On April 10, personal protective equipment (“PPE”) manufacturer 3M filed suit against Performance Supply LLC for trademark infringement, deceptive practices, and false advertising. In its complaint, 3M alleges that Performance Supply offered to sell several million N-95 respirator masks to New York's Office of Citywide Procurement in March. An exhibit filed with the complaint shows a price quote offered to the city, with Performance Supply quoting seven million masks at between $6.05 to $6.35 per mask. In contrast, 3M's suggested retail price for the respirators is between $1.02 and $1.31 per mask. Beyond mere price gouging, Performance Supply is not an authorized distributor of 3M masks and is not affiliated with 3M in any way. “To dupe city officials into thinking Performance Supply was an authorized distributor, the lawsuit says, the company used the 3M trademark throughout the price quote document and technical specification sheets.”
3M is the largest U.S. and global manufacturer of FDA-approved N-95 masks, with a list of approved distributors worldwide. In the wake of COVID-19’s spread, N-95 respirator masks are the literal must-have accessory of the season for healthcare workers. To help meet demand, President Trump invoked the Defense Production Act (“DPA”) to facilitate the production of more N-95 masks for the U.S. by 3M. In addition to increased production overall, the DPA requires 3M to prioritize masks for Federal Emergency Management Agency (“FEMA”) orders. More broadly, President Trump called on 3M to halt sending US-made respirators to other countries, and prioritize US distribution. 3M responded that "[T]here are significant humanitarian implications of ceasing respirator supplies to healthcare workers in Canada and Latin America, where we are a critical supplier of respirators,"adding that such a move would "likely cause other countries to retaliate and do the same."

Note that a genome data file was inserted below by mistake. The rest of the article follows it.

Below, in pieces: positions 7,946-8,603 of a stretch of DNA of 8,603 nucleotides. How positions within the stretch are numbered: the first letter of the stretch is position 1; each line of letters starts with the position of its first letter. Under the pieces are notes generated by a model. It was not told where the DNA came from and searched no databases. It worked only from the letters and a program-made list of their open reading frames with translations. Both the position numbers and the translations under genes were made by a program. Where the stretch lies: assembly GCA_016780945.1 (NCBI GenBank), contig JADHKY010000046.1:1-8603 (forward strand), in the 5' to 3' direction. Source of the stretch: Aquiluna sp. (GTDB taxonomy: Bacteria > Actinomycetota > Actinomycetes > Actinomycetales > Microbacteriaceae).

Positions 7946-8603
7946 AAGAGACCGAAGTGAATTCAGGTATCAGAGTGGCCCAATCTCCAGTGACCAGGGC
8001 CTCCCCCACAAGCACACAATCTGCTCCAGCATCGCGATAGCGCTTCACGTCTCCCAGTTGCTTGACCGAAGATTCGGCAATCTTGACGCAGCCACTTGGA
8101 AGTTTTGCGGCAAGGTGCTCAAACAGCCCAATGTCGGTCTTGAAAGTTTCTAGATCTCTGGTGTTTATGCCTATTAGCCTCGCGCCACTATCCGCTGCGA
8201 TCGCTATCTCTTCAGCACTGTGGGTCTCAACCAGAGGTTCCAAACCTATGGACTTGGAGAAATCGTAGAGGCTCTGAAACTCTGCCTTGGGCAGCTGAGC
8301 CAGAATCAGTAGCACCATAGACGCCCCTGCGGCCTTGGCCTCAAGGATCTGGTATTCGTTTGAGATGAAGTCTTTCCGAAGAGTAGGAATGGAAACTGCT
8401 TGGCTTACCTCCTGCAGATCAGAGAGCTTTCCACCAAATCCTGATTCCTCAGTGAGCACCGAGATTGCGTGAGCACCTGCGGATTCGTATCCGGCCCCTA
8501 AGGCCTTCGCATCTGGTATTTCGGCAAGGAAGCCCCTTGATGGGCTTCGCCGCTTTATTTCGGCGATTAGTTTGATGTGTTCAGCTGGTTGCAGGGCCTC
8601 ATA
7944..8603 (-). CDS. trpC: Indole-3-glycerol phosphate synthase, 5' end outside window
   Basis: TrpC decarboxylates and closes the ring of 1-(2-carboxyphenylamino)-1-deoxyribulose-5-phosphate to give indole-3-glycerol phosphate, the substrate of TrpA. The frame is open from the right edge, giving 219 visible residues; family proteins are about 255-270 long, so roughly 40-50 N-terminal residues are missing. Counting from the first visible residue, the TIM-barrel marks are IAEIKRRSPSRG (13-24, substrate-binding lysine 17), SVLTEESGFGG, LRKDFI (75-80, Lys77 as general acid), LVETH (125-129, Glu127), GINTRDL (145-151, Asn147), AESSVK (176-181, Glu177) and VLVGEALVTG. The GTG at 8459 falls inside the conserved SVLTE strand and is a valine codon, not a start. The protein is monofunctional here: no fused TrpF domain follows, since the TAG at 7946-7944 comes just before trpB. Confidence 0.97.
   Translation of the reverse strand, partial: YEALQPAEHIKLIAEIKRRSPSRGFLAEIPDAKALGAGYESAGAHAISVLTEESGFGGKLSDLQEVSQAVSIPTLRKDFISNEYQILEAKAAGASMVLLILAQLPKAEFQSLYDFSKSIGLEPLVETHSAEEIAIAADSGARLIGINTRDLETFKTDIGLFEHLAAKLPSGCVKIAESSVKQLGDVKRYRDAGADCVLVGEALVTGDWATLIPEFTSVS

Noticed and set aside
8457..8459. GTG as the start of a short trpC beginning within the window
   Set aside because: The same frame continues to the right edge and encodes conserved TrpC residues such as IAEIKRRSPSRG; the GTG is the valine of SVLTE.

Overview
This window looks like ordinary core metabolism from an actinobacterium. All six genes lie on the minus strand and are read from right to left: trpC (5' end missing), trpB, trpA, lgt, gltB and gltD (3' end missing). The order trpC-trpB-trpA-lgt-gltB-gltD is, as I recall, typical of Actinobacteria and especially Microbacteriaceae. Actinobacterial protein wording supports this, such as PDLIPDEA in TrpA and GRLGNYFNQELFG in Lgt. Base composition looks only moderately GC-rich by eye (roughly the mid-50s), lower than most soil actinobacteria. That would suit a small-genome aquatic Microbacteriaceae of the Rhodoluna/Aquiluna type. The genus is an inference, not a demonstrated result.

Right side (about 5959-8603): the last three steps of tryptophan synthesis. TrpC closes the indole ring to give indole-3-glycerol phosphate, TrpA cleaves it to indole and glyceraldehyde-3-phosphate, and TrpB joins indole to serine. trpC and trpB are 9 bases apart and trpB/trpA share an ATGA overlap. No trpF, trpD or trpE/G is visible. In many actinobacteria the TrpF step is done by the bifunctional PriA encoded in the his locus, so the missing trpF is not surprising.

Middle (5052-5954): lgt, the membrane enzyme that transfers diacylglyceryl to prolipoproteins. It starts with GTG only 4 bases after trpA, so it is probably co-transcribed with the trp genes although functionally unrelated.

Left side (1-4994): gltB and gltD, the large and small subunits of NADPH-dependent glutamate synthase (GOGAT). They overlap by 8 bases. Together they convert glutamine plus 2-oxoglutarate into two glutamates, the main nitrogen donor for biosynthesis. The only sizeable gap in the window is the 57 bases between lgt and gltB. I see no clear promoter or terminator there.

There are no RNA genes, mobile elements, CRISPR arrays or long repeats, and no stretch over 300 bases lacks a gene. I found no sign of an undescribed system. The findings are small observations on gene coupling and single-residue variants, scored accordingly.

Some authorized and unauthorized distributors of N-95 masks alike view the current global shortage of respirators caused by COVID 19 as a financial opportunity. Prior to filing the Performance Supply Lawsuit, 3M faced accusations from billionaire business-magnate Mark Cuban last month of failing to control the price-gouging conduct of its own authorized distributors. In an interview with Fox News, Cuban stated "It would have been very easy for them to say very strongly, 'If you don't sell, if you don't take the inventory we're providing you, and sell directly to hospitals and healthcare providers that need the masks, when your contract comes up, we're going to end that contract,' but that's not what they did. And I have a huge problem with that. " Cuban continued that “3M's distributors have been selling the N95 masks to resellers in black markets who are jacking up the prices even higher than the distributors did.” Cuban claims he was first made aware of these tactics because he received personal emails from purported 3M distributors and resellers offering masks at steep prices.
In response, CEO of 3M Mike Roman penned a letter to U.S. Attorney General William Barr (among others), indicating support for curbing the practices of “pandemic profiteers.” “On behalf of 3M and our 96,000 employees worldwide, I would like to offer our support as you protect the public from counterfeiting and price-gouging with respect to critical medical devices, including the respirators and masks that are critical to our country’s medical personnel,” Roman wrote. The letter also clarified and confirmed in bold lettering that 3M had not and would not raise its respirator prices. In addition to offering its support and cooperation to federal and state governments to stop price gouging, 3M’s lawsuit against Performance Supply represents an individual company’s effort in the fight against pandemic profiteering.
Editor: Catherine Holland
 3M Co. v. Performance Supply LLC, No. 20-cv-2949, complaint filed, 2020 WL 1817080 (S.D.N.Y. Apr. 10, 2020).